In the official announcement, Nvidia thanks customers for their patience and for "sticking with us through the shipment delay." It adds, "Our goal has always been to ship the perfect product, so we made sure we submitted SHIELD to the most rigorous mechanical testing and quality assurance standards in the industry."
Quality control was the stated cause for the delay. Nvidia didn't go into specifics, but it cited a mechanical issue tied to a "third-party mechanical component." It claimed to be working "around the clock" on a fix.
In case you missed our earlier coverage, the Shield is Nvidia's first handheld game console. It has a five-inch, 1280x720 screen, a Tegra 4 processor, 2GB of RAM, a built-in Xbox-style controller, and an HDMI output with support for 4K displays. In addition to running Android games, the Shield is capable of streaming PC titles from a GeForce-equipped PC. The battery is rated for 5-10 hours of gameplay and up to 24 hours of video playback. Nvidia originally planned to charge $349 for the Shield, but it cut the price to $299 last month.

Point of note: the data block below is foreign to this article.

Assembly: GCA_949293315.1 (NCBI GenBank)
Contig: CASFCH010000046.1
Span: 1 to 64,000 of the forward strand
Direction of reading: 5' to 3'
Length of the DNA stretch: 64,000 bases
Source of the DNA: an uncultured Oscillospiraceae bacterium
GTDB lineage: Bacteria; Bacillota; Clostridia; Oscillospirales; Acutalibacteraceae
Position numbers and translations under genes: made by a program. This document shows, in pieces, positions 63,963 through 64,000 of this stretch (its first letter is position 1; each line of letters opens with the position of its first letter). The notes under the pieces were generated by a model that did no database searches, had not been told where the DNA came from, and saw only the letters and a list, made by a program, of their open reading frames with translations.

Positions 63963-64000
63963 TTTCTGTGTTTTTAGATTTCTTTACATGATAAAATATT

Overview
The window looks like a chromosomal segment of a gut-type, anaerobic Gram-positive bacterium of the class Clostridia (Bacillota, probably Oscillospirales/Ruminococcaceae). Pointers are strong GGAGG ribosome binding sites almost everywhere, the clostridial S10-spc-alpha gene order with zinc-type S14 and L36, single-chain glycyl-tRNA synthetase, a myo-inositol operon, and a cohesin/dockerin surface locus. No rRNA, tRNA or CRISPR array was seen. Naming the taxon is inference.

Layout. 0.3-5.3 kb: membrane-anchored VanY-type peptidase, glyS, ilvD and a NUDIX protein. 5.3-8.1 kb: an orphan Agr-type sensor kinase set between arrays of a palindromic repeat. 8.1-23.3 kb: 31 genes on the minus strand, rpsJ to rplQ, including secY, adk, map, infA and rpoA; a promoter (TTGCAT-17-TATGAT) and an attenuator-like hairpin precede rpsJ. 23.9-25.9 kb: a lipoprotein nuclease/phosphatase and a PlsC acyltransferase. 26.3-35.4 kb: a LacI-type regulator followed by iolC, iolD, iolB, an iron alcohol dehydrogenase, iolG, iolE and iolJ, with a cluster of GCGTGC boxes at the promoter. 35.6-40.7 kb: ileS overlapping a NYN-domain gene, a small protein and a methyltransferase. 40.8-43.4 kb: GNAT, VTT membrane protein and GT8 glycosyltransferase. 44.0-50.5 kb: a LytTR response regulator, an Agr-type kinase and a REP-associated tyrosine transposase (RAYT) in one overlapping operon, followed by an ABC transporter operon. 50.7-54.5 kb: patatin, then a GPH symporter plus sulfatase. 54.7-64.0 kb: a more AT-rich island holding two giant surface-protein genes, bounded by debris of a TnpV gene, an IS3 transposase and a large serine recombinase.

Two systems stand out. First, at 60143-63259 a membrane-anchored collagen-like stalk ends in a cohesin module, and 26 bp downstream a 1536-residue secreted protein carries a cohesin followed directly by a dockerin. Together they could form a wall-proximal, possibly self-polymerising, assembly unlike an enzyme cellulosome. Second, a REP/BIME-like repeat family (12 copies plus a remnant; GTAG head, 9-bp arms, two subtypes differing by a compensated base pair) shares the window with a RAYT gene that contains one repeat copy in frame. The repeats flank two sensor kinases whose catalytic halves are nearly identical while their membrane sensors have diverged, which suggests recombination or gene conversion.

|The Tech Report System Guide: March 2017 edition||44|
|Elgato Stream Deck lets streamers play news desk||5|
|Puppy Day Shortbread||13|
|Brydge 12.3 makes the Surface Pro lap-worthy||18|
|Corsair One is an understated gaming monster||32|
|Futuremark adds Vulkan to its API Overhead test||3|
|Fallout 4 VR will draw in wastelanders at E3 2017||14|
|AMD publishes patches for Vega support on Linux||23|
|MSI brings custom GeForce GTX 1080 Ti cards by air and sea||12|
|I need this because of reasons.||+41|